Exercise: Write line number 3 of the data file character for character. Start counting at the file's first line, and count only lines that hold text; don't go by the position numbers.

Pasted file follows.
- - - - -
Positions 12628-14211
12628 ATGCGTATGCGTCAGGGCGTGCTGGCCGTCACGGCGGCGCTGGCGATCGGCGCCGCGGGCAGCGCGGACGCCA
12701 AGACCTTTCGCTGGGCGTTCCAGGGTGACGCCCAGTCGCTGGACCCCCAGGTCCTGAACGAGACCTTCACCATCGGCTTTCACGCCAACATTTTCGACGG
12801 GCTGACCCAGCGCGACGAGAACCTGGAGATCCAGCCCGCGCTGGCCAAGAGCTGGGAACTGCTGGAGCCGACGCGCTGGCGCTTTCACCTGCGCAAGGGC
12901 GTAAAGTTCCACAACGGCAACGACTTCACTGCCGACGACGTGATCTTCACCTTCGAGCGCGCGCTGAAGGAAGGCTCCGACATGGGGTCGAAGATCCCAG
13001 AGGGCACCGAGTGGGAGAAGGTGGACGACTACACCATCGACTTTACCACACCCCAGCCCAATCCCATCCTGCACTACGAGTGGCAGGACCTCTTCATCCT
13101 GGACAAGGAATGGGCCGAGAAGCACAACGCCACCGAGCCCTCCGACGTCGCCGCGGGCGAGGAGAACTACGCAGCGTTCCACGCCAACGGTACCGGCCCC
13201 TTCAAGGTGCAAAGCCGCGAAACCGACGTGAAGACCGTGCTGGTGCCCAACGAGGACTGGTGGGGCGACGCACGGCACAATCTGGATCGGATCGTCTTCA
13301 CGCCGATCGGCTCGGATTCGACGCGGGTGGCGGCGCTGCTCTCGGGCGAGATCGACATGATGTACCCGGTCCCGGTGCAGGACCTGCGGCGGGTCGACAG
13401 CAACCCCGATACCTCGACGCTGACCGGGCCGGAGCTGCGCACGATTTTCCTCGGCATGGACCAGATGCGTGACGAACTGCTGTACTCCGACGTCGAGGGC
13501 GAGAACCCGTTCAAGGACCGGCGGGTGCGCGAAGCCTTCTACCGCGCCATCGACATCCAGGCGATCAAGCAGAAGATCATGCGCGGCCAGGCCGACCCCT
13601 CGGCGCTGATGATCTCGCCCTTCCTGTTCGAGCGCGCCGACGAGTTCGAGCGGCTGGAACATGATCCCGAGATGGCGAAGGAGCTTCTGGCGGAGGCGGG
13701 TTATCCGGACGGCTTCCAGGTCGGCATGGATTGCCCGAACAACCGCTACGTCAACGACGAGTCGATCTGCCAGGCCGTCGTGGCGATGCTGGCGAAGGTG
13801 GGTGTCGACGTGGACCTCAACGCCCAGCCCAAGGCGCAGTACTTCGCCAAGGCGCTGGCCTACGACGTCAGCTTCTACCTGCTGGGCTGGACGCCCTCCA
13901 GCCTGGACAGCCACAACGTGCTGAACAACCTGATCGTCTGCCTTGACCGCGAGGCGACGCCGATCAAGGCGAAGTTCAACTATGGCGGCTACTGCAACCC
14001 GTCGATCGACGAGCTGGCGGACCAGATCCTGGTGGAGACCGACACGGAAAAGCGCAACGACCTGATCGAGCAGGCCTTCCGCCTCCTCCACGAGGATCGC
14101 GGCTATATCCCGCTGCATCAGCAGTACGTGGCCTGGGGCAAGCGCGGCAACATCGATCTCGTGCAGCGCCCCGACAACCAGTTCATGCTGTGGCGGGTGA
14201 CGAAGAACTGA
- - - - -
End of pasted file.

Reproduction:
12701 AGACCTTTCGCTGGGCGTTCCAGGGTGACGCCCAGTCGCTGGACCCCCAGGTCCTGAACGAGACCTTCACCATCGGCTTTCACGCCAACATTTTCGACGG